The museum of the Rhodopean Karst in Chepelare exists from 1980. This is the only museum of this kind on the Balkan Peninsula.
The exposition begins with the Geology section. Beautiful minerals typical for the caves are shown in a number of windows. A part of the collection consists of minerals which can be found on the surface of the earth, but they are very typical for the Rhodope region – agate, corundum and other precious stones and semiprecious stones.
The development of the caving in Bulgaria can be traced in the hall dedicated to the 80th anniversary of the caving in Bulgaria. The collection also includes a unique Petromaks lamp which belonged to Ivan Buresh (1885 – 1980) – a zoologist and entomologist, who first in Bulgaria started examining the cave inhabitants and found new species for the science.
The spelaeology museum possesses a rich collection of various types of rock and cave formations.
The biospelaeology and cave paleontology sections are two of the most interesting sections for the visitors. Animal species which live in the caves are presented in the biospelaeology section.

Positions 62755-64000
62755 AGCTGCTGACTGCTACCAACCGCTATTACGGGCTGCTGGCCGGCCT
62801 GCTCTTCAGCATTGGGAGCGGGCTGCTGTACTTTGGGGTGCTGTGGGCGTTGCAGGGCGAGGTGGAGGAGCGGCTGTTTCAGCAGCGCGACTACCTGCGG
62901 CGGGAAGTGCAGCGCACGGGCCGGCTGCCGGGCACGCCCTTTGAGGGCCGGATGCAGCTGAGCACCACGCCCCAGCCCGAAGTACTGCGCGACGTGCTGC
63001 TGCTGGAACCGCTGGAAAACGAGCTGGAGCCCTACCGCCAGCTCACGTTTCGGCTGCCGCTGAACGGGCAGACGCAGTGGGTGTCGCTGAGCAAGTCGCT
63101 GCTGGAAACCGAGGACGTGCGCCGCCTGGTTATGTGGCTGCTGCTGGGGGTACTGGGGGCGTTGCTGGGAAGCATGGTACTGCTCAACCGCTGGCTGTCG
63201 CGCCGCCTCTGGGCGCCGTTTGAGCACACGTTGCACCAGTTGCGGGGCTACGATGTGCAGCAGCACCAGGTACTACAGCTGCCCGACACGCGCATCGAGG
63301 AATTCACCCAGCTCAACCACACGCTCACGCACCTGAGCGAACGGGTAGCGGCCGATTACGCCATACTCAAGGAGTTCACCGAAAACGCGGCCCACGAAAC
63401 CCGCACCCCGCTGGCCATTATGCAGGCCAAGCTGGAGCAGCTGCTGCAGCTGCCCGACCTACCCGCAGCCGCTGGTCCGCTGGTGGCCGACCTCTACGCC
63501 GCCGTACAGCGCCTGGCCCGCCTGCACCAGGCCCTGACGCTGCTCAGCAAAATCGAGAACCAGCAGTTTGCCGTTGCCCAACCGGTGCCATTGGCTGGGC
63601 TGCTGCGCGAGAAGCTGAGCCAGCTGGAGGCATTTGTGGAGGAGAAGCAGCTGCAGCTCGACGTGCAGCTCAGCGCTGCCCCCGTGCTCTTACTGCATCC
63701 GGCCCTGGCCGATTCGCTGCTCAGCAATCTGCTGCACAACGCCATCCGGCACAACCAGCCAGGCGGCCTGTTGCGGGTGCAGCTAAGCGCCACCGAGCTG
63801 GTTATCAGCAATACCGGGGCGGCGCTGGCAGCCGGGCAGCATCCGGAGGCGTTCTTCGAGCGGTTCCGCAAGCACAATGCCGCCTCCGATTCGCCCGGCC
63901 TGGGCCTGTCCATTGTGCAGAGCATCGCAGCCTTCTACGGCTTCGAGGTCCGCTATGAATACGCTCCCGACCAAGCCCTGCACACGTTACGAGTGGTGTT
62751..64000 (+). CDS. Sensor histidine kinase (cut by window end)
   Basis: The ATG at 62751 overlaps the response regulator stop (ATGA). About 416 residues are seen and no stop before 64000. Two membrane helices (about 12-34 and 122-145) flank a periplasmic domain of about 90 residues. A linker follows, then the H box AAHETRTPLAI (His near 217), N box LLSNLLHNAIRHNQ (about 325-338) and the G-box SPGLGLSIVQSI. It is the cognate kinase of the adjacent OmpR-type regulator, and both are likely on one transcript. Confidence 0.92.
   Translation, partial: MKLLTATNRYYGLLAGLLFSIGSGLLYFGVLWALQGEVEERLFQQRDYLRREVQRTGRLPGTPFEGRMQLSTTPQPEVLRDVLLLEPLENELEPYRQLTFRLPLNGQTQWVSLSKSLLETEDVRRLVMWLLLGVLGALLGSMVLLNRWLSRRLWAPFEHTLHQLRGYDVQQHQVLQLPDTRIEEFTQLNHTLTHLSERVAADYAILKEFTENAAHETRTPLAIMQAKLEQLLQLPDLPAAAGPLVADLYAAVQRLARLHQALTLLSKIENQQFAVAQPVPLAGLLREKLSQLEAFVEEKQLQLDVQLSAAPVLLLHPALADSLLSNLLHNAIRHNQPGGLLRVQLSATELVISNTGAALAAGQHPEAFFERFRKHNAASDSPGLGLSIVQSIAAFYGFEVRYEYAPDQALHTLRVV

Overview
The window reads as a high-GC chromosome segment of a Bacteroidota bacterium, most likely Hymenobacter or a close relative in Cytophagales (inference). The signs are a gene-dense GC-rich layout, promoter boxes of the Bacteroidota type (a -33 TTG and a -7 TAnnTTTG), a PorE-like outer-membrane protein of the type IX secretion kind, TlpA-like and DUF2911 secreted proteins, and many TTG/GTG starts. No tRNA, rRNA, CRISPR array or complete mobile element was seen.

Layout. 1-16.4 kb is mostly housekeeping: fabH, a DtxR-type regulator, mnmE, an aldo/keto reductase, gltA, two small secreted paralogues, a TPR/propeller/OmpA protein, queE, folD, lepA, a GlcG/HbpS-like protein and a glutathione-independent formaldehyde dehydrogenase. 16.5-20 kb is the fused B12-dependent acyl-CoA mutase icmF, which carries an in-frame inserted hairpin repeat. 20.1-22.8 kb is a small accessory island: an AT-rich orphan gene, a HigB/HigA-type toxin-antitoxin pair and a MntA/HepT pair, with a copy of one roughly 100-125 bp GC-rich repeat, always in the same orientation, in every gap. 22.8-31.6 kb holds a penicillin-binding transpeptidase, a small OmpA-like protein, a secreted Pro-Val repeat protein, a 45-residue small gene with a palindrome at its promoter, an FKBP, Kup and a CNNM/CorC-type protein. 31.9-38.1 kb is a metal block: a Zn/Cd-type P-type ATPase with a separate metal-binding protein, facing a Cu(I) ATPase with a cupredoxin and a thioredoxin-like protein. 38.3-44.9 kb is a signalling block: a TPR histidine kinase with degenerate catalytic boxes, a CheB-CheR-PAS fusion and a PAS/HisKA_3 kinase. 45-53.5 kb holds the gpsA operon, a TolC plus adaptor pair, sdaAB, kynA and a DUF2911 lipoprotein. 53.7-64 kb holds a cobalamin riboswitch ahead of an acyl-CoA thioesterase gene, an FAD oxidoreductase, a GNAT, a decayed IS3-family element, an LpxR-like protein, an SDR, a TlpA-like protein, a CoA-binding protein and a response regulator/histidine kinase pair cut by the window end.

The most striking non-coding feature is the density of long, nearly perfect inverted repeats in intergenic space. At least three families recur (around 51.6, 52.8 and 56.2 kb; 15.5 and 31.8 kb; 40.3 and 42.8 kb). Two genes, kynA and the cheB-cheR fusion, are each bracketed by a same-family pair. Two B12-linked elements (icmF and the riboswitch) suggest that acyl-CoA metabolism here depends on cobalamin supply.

For the Bulgarian caves these are basically spineless animals – spiders, grasshoppers, small crabs, centipedes, beetles. One of the most interesting species is the beetle Svetlomrazets (Light Hater), which dies when getting into the light.
The animals which have inhabited the caves are presented in the paleontology exposition. Many bones of cave bear are found in the Rhodopean caves. The visitors of the Paleontology Museum can see an entirely restored skeleton of a cave bear. The bear was a massive mammal which could reach up to 4.5 meters when standing on its back feet. The animal had vanished after the last Glacial Period on Earth.
Another peculiar detail which the visitors will learn is that the caves in the region were also inhabited by cave leopards in the past. In the museum you can see a part of the lower jaw of a leopard, which is the oldest bone of such an animal, found in entire Europe. In the museum there are also remains of rhinoceros, which thousands of years ago had inhabited the territory of contemporary Bulgaria.
The last collection in the museum is dedicated to the people who had inhabited the caves thousands of years ago. Most of the oldest exponents in the museum are from the Yagodinska cave and are 6000 years old.
Information materials and postcards can be bought in the museum.
3-A, bulevard "Bulgaria", Smolyan, Smolyan, 4700, Bulgaria.